Every so often, while working as an announcer at the local short track and listening to the radio chatter between officials, I think about the difference they’ve made in communications during race events.
When I first got involved as an official in 1961, such convenience was unheard of. At the old Fairgrounds Motor Speedway in Louisville, we had an intercom in the tower and on the pit steward’s stand. We added a telephone intercom the same year, putting one on the flagstand as well. As you can imagine, this didn’t work real well when there were cars on the track, at least on the flagstand and the pit stand. I couldn’t even hear the blasted thing ring most of the time. Later they put a big speaker horn in both spots, hooked to the original intercom. That helped the pit steward a little, but it didn’t do much for the flagman.
It also didn’t help matters much that everybody within 50 feet of the flagstand could hear what the tower was telling the flagman.
I recall one particular situation, when I had trouble getting a driver to heed the caution flag and finally got him stopped right on the start/finish line.
As I went over the rail, I (and a lot of other people) heard Milt Hartlauf yell, “Potts, find out what that guy had for supper!”
I believe the crowd was actually disappointed when I didn’t pull the driver out of the car. However, I did read to him from the book, you might say.
We had a special technique for this in those days before modern restraint systems. A five-point harness was usually anchored to the frame just behind the seat. We’d lean in, gather all the belts up in our right hand, pull sharply, and say, “Are you listening to me?”
That usually led to a whimpered, “Yes sir!”
Back to the original subject. Before we got radios and even before we had a sound-powered system which had been developed for the Air Force and Navy, we did a lot of hand signaling.
I even had a blackboard on the flagstand to help in realigning cars for a restart, and putting a number on for a black flag – sort of like NASCAR does with an electric signboard. With a piece of chalk, I could add “FLAT TIRE!” under the number for effect.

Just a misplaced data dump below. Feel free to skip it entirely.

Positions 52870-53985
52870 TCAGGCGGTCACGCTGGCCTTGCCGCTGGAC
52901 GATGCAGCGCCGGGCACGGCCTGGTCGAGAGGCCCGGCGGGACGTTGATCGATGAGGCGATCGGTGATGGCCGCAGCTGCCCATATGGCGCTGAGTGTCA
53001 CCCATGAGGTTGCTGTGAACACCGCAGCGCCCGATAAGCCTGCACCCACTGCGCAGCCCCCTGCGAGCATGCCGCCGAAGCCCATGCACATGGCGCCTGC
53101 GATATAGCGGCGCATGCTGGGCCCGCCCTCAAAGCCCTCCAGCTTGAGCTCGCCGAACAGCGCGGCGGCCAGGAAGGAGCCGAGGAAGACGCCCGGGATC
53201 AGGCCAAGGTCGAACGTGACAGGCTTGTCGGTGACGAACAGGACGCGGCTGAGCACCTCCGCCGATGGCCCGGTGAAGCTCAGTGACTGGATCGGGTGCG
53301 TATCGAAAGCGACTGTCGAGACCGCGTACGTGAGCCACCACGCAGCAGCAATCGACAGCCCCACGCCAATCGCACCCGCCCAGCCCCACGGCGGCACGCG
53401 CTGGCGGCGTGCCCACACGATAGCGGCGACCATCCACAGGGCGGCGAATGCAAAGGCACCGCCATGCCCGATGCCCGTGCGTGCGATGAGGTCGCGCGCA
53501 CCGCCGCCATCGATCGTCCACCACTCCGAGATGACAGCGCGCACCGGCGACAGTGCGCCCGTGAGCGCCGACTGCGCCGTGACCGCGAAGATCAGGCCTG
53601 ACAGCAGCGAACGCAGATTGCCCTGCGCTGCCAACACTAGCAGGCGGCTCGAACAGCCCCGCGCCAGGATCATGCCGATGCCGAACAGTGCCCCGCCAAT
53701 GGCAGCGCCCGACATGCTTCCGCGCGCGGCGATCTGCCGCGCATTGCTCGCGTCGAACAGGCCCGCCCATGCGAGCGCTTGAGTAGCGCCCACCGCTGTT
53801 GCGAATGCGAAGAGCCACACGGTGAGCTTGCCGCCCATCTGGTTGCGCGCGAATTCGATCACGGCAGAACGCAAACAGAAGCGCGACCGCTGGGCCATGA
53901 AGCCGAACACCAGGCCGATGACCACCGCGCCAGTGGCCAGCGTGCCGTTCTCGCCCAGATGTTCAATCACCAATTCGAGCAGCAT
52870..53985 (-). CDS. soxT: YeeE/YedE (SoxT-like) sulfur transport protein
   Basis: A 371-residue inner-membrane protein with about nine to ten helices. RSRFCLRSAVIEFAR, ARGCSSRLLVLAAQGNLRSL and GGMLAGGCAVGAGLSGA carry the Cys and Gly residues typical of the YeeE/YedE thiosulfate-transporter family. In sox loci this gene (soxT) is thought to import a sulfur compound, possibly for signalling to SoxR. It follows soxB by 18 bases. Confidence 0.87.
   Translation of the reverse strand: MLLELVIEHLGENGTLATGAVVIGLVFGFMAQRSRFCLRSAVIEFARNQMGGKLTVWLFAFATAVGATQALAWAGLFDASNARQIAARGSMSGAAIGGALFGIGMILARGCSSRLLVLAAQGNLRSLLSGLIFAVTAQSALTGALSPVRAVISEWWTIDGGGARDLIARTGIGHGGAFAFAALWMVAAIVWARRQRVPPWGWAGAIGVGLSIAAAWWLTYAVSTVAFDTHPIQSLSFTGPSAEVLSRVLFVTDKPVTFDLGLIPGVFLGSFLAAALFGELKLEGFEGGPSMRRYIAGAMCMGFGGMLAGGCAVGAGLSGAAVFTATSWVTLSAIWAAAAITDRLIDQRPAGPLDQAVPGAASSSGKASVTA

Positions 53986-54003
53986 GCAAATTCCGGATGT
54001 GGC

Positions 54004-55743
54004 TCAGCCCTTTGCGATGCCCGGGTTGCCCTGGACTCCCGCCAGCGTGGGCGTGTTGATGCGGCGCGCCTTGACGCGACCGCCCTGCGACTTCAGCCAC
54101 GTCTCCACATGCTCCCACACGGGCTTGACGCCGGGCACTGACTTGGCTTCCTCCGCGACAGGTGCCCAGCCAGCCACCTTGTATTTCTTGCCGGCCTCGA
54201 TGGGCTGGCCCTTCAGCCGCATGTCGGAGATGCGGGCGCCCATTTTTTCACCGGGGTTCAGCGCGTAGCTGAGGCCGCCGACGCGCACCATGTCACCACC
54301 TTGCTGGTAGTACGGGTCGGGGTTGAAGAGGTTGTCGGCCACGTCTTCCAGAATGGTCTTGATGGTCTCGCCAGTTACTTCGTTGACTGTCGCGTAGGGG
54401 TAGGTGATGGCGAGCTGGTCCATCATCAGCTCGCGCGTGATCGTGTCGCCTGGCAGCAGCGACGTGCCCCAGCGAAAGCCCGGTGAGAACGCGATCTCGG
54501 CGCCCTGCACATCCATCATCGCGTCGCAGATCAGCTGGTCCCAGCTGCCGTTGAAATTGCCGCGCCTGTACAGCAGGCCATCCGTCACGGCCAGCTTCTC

For a restart, we had a system for realignment that worked well. When the tower told me there was a car or a couple of them out of place, I’d put three or four numbers on the blackboard in order. We had explained at the drivers’ meeting that the top number on the board was in the right place. The other numbers listed meant those guys fell in behind him in that order. It even worked well in ARCA and in the early days of ASA.
Between officials we had our own unique signals. They worked well at the Fairgrounds and even proved useful between myself and other ARCA officials, including my younger brother (who seemed to know what I was thinking at times), who served as a track steward.
One standard signal at the Fairgrounds was that when an official took his hat off and waved it, that meant he had a situation which warranted a red flag and wanted the emergency equipment to roll. Like finding a driver was hurt when he got to a wrecked car.
Most often, thankfully, they’d use the baseball umpire’s “Safe!” signal to tell me the driver was OK.
For officials in the infield communicating a problem to me, or me telling them why I had the black flag out, there was a pretty good system. They could figure out who I was black-flagging, but if they wanted me to do so, they pointed at the car and gave one of the following signals:
- Dumping oil – pat stomach and make a face like you’re throwing up.
- Dumping water – pretend you’re blowing your nose.
- Dumping fuel – pat rump and make pouring motion with the other hand.
- Flat front tire – slap right shoulder for right front, left shoulder for left front.
- Flat rear tire – slap right thigh for right rear, left thigh for left rear.
For disabled cars, a lifting motion meant they needed a wrecker. A pushing motion, naturally just meant the push truck.
The signal I used to tell them to send a car to the rear for a restart was really simple. Point at the car and then point at my rump. Even the drivers caught on to that one really quick. They didn’t like it, but they understood it.
Of course, there were always the usual 10-, five- and two-lap signals before the white flag.
Open-wheel racers back in those days had some great signals from crew chief to the driver. The crew chief would hold his hands an agreed distance apart to tell the driver how close the car behind him was. A couple of inches apart usually meant he was really close. A foot or so usually meant a car length.
I still kind of miss those days.
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